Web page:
Things are looking bright for the Ports O’Call Village in San Pedro. This once dour tourist attraction is receiving some major upgrades, with one of the nearby wharfs to be set aside for a marine research center. However, the biggest news is that a derelict warehouse of World War II vintage will soon be converted into a brewery. An adjacent warehouse already hosts a craft beer festival every weekend. Overall, the Port of Los Angeles plans to spend $800 million on waterfront improvements, which includes enhanced Red Car Trolley service.
Meanwhile, lawmakers opposed to the project are crafting several bills that would bring the issue again to voters or at least hamper the project at the legislative level. One new initiative would prevent previously voter-approved bond money to be spent on HSR while Hyperloop technology is developed and would allow for the CPUC to acquire land for a demonstration. (Note that such initiatives entail signature-gathering and verification at a cost of millions.) While this may sound innovative, Kerry Cavanaugh of the LA Times warns that steel-on-steel rail technology is proven, while Hyperloop is not, and that Hyperloop may very well turn out to be unfeasible at the expense of needed intercity transportation. Colin Leach of NARP adds that, as envisioned, Hyperloop would not serve intermediate cities and in the end would lack the compatibility with conventional rail services that HSR systems worldwide enjoy.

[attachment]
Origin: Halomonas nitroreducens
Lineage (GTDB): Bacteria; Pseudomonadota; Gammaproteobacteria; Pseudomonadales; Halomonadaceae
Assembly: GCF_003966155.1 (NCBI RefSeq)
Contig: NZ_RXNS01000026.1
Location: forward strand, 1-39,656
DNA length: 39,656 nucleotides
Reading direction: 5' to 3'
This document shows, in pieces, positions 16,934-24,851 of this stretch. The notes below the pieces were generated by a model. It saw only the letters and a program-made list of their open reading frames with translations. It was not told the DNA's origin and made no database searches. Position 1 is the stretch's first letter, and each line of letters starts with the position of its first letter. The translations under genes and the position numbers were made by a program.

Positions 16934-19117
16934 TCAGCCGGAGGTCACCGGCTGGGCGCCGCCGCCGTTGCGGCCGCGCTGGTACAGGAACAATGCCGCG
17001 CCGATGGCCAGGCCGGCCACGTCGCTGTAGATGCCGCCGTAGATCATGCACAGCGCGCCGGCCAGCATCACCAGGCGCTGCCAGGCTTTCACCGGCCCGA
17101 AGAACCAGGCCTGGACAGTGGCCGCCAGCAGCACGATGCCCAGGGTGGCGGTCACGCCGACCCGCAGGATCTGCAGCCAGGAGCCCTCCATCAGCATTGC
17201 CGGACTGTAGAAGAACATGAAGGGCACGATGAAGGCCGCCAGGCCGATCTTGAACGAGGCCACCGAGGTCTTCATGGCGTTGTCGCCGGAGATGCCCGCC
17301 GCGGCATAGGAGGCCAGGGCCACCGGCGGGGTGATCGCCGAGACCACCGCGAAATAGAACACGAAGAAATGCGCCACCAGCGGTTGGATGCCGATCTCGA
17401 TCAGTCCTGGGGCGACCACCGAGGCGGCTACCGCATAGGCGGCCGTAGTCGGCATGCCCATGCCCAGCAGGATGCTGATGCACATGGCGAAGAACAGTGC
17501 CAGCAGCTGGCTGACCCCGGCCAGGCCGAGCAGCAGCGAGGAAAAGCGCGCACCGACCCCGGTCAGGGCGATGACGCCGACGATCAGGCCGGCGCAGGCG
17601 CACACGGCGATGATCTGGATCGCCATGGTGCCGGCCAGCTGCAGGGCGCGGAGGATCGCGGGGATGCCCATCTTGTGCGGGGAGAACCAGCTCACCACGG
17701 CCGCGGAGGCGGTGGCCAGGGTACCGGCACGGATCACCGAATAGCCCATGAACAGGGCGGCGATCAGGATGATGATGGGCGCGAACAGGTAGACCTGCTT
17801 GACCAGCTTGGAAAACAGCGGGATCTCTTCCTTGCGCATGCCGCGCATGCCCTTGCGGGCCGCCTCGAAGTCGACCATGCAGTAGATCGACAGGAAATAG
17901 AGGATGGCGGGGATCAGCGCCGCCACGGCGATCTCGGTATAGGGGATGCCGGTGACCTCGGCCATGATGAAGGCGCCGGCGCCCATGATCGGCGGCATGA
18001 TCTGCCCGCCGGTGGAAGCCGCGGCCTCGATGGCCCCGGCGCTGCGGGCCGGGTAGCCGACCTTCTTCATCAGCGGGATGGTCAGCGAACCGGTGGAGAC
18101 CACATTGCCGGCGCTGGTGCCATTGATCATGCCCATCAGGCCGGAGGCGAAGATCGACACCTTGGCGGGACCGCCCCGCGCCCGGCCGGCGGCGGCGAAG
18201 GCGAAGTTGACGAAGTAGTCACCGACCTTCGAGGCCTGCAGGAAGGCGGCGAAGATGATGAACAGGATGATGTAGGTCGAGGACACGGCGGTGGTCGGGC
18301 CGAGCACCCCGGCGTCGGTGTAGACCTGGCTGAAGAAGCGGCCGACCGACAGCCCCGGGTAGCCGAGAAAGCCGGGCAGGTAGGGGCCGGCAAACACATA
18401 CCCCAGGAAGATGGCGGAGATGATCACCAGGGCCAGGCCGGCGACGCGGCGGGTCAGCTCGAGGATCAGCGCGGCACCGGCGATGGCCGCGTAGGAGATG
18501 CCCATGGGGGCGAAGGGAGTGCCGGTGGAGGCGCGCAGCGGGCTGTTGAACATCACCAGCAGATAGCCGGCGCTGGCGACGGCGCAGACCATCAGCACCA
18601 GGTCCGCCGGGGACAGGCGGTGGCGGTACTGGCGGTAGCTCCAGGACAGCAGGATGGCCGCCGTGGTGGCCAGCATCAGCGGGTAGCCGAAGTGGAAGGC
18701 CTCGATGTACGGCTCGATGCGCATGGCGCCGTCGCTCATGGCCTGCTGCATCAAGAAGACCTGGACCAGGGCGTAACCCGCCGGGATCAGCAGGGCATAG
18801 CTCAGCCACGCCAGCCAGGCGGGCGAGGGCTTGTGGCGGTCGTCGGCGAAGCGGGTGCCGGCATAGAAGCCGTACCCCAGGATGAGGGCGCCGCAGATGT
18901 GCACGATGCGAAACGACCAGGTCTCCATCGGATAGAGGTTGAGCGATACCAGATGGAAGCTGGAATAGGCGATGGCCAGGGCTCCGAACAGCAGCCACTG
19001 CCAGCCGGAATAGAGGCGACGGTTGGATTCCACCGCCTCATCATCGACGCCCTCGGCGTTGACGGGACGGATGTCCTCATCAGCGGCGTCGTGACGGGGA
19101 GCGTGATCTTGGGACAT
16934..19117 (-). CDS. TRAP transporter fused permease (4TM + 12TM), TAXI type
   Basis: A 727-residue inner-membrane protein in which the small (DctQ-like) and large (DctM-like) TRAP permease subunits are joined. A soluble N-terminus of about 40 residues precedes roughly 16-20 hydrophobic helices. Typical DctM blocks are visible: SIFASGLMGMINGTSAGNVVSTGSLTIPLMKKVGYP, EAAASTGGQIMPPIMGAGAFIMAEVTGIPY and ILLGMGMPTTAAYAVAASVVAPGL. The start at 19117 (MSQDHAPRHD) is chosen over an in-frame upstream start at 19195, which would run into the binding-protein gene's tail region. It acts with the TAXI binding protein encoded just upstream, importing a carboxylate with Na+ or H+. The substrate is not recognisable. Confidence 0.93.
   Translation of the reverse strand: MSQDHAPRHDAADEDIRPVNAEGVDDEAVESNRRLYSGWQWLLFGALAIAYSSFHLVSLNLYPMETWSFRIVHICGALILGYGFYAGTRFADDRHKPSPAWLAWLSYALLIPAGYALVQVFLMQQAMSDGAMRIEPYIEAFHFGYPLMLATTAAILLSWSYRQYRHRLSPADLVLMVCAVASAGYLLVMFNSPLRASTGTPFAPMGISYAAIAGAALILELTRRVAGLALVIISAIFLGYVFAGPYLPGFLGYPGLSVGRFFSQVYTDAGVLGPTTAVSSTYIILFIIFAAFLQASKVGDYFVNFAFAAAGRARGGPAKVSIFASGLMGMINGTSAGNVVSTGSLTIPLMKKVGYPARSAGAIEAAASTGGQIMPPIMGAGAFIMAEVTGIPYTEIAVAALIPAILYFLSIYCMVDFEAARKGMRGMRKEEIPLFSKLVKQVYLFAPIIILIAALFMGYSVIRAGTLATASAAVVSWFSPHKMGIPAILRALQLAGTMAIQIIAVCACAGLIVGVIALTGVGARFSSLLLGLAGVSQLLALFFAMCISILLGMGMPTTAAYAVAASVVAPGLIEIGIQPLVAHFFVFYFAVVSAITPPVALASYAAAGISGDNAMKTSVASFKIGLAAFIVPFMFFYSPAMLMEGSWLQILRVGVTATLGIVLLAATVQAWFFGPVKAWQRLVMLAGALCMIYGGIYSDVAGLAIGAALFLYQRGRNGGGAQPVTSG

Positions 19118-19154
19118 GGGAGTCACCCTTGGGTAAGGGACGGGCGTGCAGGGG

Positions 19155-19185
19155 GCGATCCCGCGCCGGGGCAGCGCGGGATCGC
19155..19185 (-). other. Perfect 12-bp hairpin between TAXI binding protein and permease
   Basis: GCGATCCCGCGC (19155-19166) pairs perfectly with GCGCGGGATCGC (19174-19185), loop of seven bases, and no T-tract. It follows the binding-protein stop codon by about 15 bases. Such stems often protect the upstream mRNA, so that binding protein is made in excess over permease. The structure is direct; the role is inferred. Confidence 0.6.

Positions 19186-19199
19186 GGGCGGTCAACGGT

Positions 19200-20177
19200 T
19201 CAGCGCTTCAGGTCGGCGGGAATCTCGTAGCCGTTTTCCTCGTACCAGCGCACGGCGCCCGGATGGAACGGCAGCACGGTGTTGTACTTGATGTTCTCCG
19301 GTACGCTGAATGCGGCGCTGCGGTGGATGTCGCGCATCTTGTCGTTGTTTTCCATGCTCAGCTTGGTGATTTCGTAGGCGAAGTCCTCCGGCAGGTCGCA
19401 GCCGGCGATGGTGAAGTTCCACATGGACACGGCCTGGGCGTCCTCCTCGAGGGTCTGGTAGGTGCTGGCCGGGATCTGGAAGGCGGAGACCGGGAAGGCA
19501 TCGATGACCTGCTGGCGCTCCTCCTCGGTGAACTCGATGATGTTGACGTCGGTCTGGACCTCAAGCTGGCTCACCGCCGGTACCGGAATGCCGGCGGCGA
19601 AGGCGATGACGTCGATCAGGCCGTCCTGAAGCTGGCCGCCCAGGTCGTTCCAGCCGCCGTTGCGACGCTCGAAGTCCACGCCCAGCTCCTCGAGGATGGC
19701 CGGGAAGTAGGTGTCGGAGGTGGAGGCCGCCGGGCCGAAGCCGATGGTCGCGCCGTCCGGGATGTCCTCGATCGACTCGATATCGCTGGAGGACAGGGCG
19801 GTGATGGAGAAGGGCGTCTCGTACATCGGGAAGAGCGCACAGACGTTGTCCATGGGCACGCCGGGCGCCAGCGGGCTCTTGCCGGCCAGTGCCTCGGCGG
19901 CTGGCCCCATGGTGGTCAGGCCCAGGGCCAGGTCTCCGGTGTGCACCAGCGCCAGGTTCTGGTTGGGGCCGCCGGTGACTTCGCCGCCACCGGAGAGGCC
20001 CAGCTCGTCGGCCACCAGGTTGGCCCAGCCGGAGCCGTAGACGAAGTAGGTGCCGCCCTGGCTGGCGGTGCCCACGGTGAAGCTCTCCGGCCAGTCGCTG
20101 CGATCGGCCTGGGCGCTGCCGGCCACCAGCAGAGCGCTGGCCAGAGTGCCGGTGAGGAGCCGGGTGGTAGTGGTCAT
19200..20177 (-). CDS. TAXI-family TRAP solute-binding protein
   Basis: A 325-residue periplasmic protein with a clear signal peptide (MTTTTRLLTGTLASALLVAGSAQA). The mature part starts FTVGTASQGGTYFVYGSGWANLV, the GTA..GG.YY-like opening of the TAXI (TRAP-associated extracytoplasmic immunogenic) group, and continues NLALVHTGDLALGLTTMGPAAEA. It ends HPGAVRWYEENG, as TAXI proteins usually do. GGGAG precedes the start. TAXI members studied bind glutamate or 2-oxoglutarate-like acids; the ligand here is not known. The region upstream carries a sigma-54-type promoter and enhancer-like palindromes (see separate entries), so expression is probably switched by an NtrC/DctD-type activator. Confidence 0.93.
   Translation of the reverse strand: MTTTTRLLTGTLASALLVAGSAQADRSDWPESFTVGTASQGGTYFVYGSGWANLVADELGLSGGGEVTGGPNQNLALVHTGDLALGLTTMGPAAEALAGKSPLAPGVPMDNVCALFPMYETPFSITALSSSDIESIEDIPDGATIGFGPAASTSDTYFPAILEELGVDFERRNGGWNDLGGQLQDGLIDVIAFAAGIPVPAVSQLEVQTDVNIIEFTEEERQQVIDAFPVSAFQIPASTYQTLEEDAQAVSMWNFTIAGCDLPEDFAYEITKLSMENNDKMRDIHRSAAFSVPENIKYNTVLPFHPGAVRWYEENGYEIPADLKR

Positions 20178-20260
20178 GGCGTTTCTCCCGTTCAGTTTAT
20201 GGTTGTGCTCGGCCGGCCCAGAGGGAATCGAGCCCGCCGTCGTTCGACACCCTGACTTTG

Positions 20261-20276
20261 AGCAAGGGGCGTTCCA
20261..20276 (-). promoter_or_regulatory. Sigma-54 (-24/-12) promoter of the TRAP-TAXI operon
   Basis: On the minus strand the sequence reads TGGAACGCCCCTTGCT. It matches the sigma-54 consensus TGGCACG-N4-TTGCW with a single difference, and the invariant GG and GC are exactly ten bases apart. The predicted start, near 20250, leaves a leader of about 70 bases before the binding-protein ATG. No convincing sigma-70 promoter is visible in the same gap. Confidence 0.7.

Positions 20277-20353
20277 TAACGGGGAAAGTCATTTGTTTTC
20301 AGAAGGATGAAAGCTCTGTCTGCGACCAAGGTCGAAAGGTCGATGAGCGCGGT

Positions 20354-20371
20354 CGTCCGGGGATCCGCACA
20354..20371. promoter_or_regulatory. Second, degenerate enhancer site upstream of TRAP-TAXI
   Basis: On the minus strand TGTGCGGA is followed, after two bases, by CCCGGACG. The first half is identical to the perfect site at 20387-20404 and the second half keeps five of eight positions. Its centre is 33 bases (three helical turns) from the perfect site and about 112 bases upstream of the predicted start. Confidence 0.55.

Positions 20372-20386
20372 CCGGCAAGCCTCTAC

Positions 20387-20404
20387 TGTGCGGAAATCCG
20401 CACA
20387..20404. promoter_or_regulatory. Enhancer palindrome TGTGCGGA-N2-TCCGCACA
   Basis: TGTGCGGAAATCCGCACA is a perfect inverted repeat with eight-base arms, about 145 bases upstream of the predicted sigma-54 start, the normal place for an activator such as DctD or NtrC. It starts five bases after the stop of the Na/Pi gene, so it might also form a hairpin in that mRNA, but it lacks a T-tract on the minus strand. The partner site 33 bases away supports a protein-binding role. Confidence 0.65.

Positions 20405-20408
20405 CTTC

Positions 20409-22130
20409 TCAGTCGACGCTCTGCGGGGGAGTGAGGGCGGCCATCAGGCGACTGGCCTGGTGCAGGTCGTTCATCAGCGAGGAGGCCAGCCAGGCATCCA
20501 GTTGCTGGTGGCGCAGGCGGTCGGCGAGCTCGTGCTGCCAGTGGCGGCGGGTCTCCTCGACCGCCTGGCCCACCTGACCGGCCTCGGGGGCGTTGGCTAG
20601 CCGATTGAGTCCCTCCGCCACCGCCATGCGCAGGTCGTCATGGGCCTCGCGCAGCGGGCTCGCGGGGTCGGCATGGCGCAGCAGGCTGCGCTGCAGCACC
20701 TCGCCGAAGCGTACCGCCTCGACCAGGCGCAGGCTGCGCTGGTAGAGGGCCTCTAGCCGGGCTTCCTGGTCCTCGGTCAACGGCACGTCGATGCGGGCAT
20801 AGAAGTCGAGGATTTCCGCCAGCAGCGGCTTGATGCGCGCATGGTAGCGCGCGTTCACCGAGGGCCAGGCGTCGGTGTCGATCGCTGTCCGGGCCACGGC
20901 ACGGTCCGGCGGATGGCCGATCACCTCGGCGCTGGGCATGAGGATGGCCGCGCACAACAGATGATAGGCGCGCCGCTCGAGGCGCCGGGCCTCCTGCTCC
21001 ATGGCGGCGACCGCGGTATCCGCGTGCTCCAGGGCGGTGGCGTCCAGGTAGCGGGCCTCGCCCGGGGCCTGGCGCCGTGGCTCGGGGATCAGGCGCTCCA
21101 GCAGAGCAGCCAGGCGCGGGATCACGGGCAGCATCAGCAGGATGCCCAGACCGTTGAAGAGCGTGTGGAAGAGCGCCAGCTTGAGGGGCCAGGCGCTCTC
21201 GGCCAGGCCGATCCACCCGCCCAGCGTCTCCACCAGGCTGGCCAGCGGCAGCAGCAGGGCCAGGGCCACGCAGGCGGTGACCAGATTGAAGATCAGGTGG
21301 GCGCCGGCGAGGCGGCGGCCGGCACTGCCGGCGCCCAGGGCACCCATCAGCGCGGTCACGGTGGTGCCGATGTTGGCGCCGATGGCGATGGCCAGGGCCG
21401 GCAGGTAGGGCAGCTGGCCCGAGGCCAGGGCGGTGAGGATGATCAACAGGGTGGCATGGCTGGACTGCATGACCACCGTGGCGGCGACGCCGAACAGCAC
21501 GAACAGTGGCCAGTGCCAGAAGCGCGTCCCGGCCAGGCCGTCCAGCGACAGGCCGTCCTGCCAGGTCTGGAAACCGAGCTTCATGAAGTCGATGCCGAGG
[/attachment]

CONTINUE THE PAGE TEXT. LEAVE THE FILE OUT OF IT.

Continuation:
Governor Jerry Brown asked the state Supreme Court to block two court rulings that hindered the flow of state cash to the high-speed rail project. The CAHSR Authority argued that the rulings are creating a domino effect that jeopardizes federal matching funds and needlessly adds uncertainty to the project. The high court has not decided whether to listen to the state’s case or not. Additionally, the governor is also seeking a $29 million loan to keep the project going in his proposed state budget. While that happens, Amtrak and the CAHSRA released a joint proposal that would provide next-generation trainsets for both the Northeast Corridor and the future state HSR line.